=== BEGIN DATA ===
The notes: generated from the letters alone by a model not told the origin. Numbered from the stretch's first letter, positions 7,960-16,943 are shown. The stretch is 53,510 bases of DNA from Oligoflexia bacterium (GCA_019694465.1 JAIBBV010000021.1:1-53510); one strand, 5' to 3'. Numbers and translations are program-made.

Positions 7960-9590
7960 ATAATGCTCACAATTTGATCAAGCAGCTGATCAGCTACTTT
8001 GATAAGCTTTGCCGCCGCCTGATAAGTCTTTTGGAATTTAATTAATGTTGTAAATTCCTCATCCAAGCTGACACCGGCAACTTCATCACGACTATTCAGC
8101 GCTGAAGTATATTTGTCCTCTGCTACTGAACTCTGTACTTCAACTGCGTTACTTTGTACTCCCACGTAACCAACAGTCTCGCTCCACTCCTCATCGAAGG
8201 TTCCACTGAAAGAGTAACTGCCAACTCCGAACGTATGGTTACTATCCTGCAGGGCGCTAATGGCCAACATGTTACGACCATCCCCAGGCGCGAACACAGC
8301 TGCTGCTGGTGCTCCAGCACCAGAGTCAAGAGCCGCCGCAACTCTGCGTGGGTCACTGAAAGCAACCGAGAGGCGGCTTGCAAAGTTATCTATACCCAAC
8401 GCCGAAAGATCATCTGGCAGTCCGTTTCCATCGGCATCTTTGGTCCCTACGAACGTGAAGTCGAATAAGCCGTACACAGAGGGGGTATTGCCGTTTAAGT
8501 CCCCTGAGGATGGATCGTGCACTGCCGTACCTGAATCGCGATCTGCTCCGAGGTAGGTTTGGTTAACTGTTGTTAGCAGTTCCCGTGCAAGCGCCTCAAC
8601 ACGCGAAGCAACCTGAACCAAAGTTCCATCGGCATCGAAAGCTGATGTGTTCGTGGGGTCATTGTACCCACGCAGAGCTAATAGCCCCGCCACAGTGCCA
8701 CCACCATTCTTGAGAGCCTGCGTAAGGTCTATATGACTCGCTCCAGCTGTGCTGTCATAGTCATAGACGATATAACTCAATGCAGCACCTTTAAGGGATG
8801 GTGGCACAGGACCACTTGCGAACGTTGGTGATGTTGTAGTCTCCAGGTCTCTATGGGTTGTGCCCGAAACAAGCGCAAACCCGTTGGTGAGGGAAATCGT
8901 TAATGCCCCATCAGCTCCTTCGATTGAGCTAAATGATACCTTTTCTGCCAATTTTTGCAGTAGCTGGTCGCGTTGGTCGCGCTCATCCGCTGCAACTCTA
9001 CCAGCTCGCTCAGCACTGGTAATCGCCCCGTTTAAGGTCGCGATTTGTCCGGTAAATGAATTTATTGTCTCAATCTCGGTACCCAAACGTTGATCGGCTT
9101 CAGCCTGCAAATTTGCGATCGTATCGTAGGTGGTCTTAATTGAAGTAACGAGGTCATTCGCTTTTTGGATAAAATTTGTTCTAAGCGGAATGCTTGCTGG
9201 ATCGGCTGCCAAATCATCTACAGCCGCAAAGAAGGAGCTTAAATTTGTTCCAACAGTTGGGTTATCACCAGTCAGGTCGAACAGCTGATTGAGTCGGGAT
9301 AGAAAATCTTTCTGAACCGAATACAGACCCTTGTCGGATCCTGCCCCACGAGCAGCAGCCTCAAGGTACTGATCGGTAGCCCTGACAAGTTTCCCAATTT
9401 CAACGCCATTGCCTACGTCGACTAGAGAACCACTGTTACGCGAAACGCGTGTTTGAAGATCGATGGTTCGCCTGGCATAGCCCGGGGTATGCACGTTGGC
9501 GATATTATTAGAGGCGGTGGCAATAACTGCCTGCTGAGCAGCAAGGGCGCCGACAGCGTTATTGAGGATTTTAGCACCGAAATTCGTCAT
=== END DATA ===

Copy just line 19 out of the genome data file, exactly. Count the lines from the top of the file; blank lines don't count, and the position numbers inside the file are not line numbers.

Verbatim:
9501 GATATTATTAGAGGCGGTGGCAATAACTGCCTGCTGAGCAGCAAGGGCGCCGACAGCGTTATTGAGGATTTTAGCACCGAAATTCGTCAT